Students and staff at Minneapolis South High School headed back to class Friday morning after a food fight escalated into a physical brawl involving hundreds of students Thursday.
According to the school, the fight began at about 12:45 p.m. and lasted 15 minutes while staff members responded. Minneapolis police also were called to the school after the two resource officers on campus were unable to contain the crowd.
The melee ultimately involved about 300 students and injured four people. Those injuries ranged from a twisted ankle to a staff member being hit in the head with a bottle Minneapolis police Sgt. William Palmer said the injuries the students suffered were not related to the fight.
"It sounded like it started in smaller groups and then it was one very large group of people pushing and shoving," Palmer said.
A SchoolMessenger call was made to parents on Thursday afternoon informing them of the incident.
"Fighting is not tolerated at our school or on school property," the school said in response to the incident via their website.
The school will remain on code yellow lockdown Friday, meaning students will have to stay in their classrooms during class periods and access to the building will be limited, but the school will operate on a normal schedule.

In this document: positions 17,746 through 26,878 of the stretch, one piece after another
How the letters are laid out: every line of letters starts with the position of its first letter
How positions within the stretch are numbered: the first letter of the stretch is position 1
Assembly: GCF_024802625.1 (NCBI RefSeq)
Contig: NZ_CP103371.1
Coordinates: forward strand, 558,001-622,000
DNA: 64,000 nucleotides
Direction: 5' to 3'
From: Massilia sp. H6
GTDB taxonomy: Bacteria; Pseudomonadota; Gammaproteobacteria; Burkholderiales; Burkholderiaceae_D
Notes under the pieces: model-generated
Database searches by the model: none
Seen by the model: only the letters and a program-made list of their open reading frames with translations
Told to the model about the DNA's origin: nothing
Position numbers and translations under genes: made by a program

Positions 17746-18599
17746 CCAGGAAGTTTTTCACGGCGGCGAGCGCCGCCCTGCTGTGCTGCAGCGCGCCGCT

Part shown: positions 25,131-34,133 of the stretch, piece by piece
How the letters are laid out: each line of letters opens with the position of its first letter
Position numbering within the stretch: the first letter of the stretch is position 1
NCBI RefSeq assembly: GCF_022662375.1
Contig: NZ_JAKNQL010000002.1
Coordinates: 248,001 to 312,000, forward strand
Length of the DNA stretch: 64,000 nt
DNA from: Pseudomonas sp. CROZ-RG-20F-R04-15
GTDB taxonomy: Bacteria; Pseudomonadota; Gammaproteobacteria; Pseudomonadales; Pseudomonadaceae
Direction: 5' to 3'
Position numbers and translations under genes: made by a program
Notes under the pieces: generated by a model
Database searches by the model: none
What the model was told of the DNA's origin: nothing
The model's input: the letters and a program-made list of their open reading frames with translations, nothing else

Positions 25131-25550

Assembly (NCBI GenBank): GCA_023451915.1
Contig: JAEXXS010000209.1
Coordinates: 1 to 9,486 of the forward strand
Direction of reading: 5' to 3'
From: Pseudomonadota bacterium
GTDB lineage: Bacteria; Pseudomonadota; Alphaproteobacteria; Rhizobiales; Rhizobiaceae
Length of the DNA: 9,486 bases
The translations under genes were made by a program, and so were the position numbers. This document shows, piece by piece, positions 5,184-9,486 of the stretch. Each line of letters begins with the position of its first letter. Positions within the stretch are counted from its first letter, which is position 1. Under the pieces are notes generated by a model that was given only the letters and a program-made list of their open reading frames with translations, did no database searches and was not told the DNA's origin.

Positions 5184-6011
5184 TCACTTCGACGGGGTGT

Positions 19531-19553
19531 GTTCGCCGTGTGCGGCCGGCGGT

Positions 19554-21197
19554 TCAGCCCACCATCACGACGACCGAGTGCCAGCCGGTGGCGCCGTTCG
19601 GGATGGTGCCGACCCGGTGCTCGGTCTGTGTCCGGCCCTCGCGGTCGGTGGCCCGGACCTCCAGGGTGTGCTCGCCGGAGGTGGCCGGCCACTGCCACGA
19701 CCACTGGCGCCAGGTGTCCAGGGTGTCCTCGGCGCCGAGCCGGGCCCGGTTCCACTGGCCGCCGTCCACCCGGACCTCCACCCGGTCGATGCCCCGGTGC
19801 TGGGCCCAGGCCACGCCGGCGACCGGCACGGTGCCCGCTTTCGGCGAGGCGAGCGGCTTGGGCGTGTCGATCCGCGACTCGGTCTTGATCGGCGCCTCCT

Minneapolis South administrators blame the incident on a food fight that got out of control, but others say it was ongoing tensions between Somali students and other students. The confrontation came to a boil just days after an article in the school paper about systemic discrimination.
"They're blaming a food fight, they're trying to cover it up," said South High junior Adnan Farah. "Don't cover up the story with a food fight. What does food have to do with this? This is a racial problem."
South High School is one of the most diverse in the city, with African American, Hispanic, Asian and Native American students. Somali students account for about 8 percent of the student body, but when it comes to racial tolerance, some say the school is anything but Minnesota nice.
"My daughter comes home and she tells me the things that go on at this school and she's scared," said Lynette Vizenor.
While the school has a new safety plan in place, there are no immediate plans to address the ongoing racial tensions the Somali students complained about.
No one was arrested, but police say they will study surveillance video to see if charges are warranted.